Alan Freed, the former Cleveland DJ credited with coining the term “Rock & Roll” to describe the new music of the 1950s and the guy who hosted the first-ever R&R concert stars as Alan Freed, a part he was apparently born to play. He’s producing a big Christmas spectacular concert in NY and looking to crown the next Elvis (or Fabian) to headline the show, a guy he calls “Johnny Melody”. Well, would-be teen idol Jimmy Clanton wants to be that guy, and that’s more than enough plot to get us through ten musical acts performing mostly non-hits, but still, some of the best acts of their day are in here, and Sprocket Vault’s recent DVD is so spectacular that it makes this film (actually one of the best of the 1950s R&R movies) a must-have.
In descending order, we have...
- Chuck Berry at the top of his game, not only playing Freed’s best friend and sidekick but also doing two great songs, Maybelline and Little Queenie
- The Cadillacs, a few years past their biggest hit, Speedo, but doing two fun numbers, Jaywalker and Please, Mr. Johnson
- The sensational Jackie Wilson, offering up You Better Know It
and some fancy dancin'
- The Fabulous Flamingos, sadly not doing I Only Have Eyes for You but performing a fun song anyway, Jump Children
- 17-year-old Ritchie Valens, dead and buried by the time the film was released, doing one of his best songs, Ooh My Head
- Harvey Fuqua (formerly of the Moonglows) does Don’t Be Afraid to Love
- Eddie Cochran is a fave of ours, but his song here, Teenage Heaven, is one of his worst
- Sandy Stewart is okay and Jo Ann Campbell doesn’t do much for us, but at least they're cute.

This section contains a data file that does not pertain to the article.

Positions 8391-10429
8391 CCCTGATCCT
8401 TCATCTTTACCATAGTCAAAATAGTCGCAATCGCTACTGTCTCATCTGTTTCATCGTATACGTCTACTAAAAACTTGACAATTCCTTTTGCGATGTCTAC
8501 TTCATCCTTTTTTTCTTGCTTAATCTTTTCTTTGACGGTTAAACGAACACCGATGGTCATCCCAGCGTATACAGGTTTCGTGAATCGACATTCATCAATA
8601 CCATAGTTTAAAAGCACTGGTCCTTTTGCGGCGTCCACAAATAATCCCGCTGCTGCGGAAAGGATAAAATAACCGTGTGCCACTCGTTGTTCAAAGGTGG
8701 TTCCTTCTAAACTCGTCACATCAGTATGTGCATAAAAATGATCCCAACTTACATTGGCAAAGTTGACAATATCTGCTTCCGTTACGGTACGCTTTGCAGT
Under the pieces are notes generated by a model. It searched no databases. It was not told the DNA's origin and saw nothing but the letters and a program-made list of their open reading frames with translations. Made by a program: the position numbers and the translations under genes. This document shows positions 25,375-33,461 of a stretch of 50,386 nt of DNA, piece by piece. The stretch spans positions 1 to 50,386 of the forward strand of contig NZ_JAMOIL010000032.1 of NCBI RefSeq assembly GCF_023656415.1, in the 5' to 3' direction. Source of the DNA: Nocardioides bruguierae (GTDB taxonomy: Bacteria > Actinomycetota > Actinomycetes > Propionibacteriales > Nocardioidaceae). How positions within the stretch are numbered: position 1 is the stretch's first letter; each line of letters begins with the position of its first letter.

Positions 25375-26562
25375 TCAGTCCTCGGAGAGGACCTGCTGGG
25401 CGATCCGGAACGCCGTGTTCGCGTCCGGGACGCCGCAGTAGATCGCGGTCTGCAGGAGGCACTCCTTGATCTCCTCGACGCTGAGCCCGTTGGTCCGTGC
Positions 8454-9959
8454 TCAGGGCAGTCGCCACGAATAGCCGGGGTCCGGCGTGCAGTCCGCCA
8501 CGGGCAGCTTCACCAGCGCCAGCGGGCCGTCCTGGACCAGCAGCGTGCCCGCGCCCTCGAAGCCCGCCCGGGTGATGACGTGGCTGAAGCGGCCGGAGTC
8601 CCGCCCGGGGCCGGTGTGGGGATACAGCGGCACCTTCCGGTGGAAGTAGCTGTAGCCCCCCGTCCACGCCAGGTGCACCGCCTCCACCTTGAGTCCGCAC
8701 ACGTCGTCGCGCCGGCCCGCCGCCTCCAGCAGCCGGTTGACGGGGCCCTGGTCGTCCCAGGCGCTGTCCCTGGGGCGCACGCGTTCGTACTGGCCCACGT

And that leaves the star of our show and frankly, our taste in Rock & Roll never much extended to the kind of white bread pop Jimmy Clanton offers up. He’d have one okay song later in his career, Venus in Blue Jeans, and by the time this film was released he’d already had his biggest hit, Just a Dream. We have a firm belief, though, that if our grandma would’ve liked a song, we don’t, and the film is stocked with Jimmy singing the kind of things you’d hear on Lawrence Welk. In our opinion, Chuck Berry should’ve won an Oscar™ as Best Supporting Actor for his thespian skills in pretending he likes Clanton’s music.
Clanton, to the musician heading the hired band at the demo recording session: “Don’t you want to run through it a couple of times?”
Musician: “Oh, not at THESE prices. You don’t even get ‘a-one and a-two.’ You just get ‘a-one’.”
As for Freed, well, he was an old hand at this, having appeared in a few films already. The payola scandal was about to burst, though, and his career never again hit these heights. A heavy drinker, he barely survived to see the birth of Beatlemania.
The best news is that Kit Parker Films (the guys behind Sprocket Vault) have dug up original materials for Go, Johnny, Go!, digitally restored and remastered it and the movie looks and sounds sensational in all its widescreen glory (or as good as it can look: it was filmed in less than a week and the same big curtain appears in the background of nearly every scene). Richard M. Roberts, Randy Skretvedt and Brent Walker provide quite affable commentary and the trailer is included as well. Highly recommended for Rock & Roll fans.